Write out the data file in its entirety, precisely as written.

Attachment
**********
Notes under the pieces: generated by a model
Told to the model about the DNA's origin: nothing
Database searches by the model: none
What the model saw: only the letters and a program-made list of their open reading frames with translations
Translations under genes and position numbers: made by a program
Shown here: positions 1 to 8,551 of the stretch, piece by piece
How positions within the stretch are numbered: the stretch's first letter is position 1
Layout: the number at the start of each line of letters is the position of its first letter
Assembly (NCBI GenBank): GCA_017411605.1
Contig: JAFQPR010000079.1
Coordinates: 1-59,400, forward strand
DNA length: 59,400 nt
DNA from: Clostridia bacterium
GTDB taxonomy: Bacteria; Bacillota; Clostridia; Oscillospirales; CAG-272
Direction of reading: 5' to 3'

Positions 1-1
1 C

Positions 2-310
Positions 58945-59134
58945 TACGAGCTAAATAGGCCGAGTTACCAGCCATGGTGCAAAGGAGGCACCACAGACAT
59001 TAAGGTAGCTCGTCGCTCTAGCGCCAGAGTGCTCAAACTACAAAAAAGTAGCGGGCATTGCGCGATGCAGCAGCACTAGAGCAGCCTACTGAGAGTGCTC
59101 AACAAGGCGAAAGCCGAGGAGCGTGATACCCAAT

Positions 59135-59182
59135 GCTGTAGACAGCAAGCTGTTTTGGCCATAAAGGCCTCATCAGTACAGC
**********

Notes under the pieces: generated by a model
Told to the model about the DNA's origin: nothing
Database searches by the model: none
What the model saw: only the letters and a program-made list of their open reading frames with translations
Translations under genes and position numbers: made by a program
Shown here: positions 1 to 8,551 of the stretch, piece by piece
How positions within the stretch are numbered: the stretch's first letter is position 1
Layout: the number at the start of each line of letters is the position of its first letter
Assembly (NCBI GenBank): GCA_017411605.1
Contig: JAFQPR010000079.1
Coordinates: 1-59,400, forward strand
DNA length: 59,400 nt
DNA from: Clostridia bacterium
GTDB taxonomy: Bacteria; Bacillota; Clostridia; Oscillospirales; CAG-272
Direction of reading: 5' to 3'

Positions 1-1
1 C

Positions 2-310
Positions 58945-59134
58945 TACGAGCTAAATAGGCCGAGTTACCAGCCATGGTGCAAAGGAGGCACCACAGACAT
59001 TAAGGTAGCTCGTCGCTCTAGCGCCAGAGTGCTCAAACTACAAAAAAGTAGCGGGCATTGCGCGATGCAGCAGCACTAGAGCAGCCTACTGAGAGTGCTC
59101 AACAAGGCGAAAGCCGAGGAGCGTGATACCCAAT

Positions 59135-59182
59135 GCTGTAGACAGCAAGCTGTTTTGGCCATAAAGGCCTCATCAGTACAGC